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Q.

How are encephalitis and meningitis diagnosed?

Related Topics: Encephalitis, Meningitis
 

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A.

The doctor diagnoses encephalitis or meningitis after a completing a thorough history (asking the patient questions) and examination. The examination includes special maneuvers to detect signs of inflammation of the membranes that surround the brain and spinal cord (meninges). Based on the history and examination, the doctor suggests specific tests to further help in determining the diagnosis.

Tests that are used in the evaluation of individuals suspected of having encephalitis or meningitis include evaluation of the blood for signs of infection and possible presence of bacteria, brain scanning (such as CT scanning or MRI scan), and cerebrospinal fluid analysis.

A lumbar puncture is the most common method of obtaining a sample of the fluid in the spinal canal (the cerebrospinal fluid or CSF) for examination. A lumbar puncture (an LP) is the insertion of a needle into the fluid within the spinal canal. It is termed a "lumbar puncture" because the needle goes into the lumbar portion of the back (the lower portion of the back). The needle passes between the bony parts of the spine until it reaches the cerebral spinal fluid. A small amount of fluid is then collected and sent to the laboratory for examination. The evaluation of the spinal fluid is usually necessary for the definite diagnosis and to help make optimal treatment decisions (such as the appropriate choice of antibiotics).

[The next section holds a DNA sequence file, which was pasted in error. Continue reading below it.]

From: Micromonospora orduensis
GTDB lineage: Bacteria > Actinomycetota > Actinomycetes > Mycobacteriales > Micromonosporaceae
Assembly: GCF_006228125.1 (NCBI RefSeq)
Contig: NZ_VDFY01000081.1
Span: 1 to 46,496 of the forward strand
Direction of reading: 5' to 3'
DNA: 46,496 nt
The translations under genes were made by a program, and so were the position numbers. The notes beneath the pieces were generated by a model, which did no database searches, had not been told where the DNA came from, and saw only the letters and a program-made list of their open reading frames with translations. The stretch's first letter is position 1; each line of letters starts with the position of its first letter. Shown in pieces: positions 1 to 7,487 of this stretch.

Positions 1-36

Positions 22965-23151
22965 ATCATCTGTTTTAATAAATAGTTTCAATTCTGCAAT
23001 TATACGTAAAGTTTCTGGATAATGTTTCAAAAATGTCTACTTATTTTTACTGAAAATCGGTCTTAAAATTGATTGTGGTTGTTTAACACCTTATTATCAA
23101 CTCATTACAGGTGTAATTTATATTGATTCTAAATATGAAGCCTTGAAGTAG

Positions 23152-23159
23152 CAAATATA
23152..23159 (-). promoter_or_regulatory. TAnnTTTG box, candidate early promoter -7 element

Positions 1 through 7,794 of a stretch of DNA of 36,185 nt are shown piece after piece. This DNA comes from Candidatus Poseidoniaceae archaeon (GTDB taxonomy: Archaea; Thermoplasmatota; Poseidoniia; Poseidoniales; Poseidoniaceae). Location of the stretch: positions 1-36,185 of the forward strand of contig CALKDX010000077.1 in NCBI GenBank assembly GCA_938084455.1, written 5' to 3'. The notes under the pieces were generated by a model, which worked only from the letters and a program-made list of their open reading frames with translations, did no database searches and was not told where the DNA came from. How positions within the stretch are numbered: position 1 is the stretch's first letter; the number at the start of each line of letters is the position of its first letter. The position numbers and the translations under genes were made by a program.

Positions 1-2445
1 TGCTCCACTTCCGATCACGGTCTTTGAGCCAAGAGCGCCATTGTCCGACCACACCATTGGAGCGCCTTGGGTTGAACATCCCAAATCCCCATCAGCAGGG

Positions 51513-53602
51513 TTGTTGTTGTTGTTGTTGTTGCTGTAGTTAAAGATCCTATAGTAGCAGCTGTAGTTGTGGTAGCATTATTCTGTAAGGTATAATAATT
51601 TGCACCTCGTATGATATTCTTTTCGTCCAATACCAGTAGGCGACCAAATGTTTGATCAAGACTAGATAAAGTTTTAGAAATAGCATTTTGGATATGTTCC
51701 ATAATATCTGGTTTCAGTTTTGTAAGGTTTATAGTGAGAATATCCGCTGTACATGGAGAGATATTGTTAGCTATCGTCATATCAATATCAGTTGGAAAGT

The diagnosis is confirmed by abnormal spinal fluid results and, in the case of an infection, by identifying the organism causing the infection. In patients with meningitis, the CSF fluid often has a low glucose (sugar) level and increased white blood cell count. In addition, the fluid can be used to identify some viral causes of meningitis (PCR or polymerase chain reaction) or be used to culture bacterial organisms causing the meningitis.

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Archived: March 20, 2014

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Read the Original Article: Encephalitis and Meningitis